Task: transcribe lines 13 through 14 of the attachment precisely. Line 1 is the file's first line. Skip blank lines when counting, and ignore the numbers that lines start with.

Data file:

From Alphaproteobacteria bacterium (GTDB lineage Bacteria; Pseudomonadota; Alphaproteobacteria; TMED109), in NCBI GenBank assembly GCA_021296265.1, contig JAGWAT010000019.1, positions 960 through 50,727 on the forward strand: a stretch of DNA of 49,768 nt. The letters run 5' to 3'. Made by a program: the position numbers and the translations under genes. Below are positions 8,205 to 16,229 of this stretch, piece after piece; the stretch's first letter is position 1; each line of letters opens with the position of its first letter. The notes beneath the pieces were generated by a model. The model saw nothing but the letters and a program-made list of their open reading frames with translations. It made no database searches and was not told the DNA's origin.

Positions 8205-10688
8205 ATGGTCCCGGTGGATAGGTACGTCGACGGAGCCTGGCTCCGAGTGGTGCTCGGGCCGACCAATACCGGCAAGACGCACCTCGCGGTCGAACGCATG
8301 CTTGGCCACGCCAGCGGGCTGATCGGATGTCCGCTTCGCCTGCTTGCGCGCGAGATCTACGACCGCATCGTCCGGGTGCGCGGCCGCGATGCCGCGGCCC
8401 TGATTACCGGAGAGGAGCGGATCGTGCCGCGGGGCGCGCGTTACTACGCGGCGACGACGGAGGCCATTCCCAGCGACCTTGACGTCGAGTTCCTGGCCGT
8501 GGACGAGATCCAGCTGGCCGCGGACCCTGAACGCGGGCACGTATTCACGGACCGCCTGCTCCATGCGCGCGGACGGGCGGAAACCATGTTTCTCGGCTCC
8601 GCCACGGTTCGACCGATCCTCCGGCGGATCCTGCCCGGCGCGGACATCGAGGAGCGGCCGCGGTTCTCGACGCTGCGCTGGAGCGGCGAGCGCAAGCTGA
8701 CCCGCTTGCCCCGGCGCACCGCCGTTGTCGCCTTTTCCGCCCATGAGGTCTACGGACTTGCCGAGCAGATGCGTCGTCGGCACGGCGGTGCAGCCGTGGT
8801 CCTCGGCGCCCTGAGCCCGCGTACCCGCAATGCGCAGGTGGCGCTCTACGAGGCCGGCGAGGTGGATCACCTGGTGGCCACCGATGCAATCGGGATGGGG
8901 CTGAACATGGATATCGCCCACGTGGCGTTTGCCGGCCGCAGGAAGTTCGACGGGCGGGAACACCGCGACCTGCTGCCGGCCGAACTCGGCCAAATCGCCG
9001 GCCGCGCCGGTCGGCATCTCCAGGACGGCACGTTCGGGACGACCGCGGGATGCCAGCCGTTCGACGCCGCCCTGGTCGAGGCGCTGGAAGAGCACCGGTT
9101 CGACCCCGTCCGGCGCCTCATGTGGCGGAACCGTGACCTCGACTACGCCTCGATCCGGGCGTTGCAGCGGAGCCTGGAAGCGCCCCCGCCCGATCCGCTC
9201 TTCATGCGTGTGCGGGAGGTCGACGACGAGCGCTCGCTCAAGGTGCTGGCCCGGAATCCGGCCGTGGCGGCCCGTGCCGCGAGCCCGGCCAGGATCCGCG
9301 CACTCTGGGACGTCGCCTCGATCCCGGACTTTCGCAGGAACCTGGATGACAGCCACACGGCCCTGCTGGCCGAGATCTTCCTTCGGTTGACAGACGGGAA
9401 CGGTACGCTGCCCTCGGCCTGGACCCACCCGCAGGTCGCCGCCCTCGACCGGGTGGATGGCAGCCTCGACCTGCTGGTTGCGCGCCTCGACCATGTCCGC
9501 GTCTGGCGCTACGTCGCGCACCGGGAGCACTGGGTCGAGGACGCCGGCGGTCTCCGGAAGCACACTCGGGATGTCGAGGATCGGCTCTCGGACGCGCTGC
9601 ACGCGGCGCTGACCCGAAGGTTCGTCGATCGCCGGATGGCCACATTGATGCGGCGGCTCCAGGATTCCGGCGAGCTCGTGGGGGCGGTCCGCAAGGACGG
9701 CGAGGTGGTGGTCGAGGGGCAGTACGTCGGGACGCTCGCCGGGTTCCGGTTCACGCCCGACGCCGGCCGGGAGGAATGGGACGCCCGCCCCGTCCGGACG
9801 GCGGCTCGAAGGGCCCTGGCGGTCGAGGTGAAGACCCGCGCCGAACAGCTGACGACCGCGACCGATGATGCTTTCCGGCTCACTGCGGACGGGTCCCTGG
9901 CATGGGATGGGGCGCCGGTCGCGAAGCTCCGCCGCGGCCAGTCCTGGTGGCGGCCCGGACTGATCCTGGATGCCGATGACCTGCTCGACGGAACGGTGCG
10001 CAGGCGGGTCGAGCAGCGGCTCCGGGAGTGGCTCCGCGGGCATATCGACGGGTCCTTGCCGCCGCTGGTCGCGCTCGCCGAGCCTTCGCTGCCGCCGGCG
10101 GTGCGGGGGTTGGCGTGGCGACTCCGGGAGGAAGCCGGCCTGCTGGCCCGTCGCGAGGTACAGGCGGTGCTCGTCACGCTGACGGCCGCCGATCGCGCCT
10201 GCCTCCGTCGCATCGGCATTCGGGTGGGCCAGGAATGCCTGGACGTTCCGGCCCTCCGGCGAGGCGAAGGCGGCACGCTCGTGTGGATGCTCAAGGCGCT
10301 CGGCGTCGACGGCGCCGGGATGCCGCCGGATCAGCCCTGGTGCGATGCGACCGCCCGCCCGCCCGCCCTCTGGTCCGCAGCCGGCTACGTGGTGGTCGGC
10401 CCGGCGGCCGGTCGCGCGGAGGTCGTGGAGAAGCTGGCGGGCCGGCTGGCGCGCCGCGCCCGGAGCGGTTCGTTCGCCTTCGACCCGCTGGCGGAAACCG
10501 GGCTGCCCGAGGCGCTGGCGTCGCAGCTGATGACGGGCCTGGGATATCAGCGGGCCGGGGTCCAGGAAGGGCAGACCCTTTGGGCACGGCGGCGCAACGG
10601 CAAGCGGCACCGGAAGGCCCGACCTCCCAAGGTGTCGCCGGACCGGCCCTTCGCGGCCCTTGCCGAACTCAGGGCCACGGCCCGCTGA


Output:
9201 TTCATGCGTGTGCGGGAGGTCGACGACGAGCGCTCGCTCAAGGTGCTGGCCCGGAATCCGGCCGTGGCGGCCCGTGCCGCGAGCCCGGCCAGGATCCGCG
9301 CACTCTGGGACGTCGCCTCGATCCCGGACTTTCGCAGGAACCTGGATGACAGCCACACGGCCCTGCTGGCCGAGATCTTCCTTCGGTTGACAGACGGGAA